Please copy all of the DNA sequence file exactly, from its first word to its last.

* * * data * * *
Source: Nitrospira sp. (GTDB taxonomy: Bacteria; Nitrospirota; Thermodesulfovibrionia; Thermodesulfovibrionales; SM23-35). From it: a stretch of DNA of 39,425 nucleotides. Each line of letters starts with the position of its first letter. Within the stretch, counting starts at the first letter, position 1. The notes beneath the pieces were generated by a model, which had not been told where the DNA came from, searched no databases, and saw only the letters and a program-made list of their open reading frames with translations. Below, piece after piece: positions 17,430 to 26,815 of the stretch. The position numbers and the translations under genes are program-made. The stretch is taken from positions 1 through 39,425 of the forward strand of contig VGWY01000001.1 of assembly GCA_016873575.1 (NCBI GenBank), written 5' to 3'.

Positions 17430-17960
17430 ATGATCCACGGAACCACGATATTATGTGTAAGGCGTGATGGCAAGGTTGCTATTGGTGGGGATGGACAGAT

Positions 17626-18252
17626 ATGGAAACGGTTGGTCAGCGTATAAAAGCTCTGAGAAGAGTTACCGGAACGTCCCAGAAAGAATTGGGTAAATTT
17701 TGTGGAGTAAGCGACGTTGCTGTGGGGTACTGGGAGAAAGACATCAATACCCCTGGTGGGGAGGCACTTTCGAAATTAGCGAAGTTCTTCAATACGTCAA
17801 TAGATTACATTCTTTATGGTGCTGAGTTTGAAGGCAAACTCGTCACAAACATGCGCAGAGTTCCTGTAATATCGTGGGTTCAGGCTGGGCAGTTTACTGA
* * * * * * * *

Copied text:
Source: Nitrospira sp. (GTDB taxonomy: Bacteria; Nitrospirota; Thermodesulfovibrionia; Thermodesulfovibrionales; SM23-35). From it: a stretch of DNA of 39,425 nucleotides. Each line of letters starts with the position of its first letter. Within the stretch, counting starts at the first letter, position 1. The notes beneath the pieces were generated by a model, which had not been told where the DNA came from, searched no databases, and saw only the letters and a program-made list of their open reading frames with translations. Below, piece after piece: positions 17,430 to 26,815 of the stretch. The position numbers and the translations under genes are program-made. The stretch is taken from positions 1 through 39,425 of the forward strand of contig VGWY01000001.1 of assembly GCA_016873575.1 (NCBI GenBank), written 5' to 3'.

Positions 17430-17960
17430 ATGATCCACGGAACCACGATATTATGTGTAAGGCGTGATGGCAAGGTTGCTATTGGTGGGGATGGACAGAT

Positions 17626-18252
17626 ATGGAAACGGTTGGTCAGCGTATAAAAGCTCTGAGAAGAGTTACCGGAACGTCCCAGAAAGAATTGGGTAAATTT
17701 TGTGGAGTAAGCGACGTTGCTGTGGGGTACTGGGAGAAAGACATCAATACCCCTGGTGGGGAGGCACTTTCGAAATTAGCGAAGTTCTTCAATACGTCAA
17801 TAGATTACATTCTTTATGGTGCTGAGTTTGAAGGCAAACTCGTCACAAACATGCGCAGAGTTCCTGTAATATCGTGGGTTCAGGCTGGGCAGTTTACTGA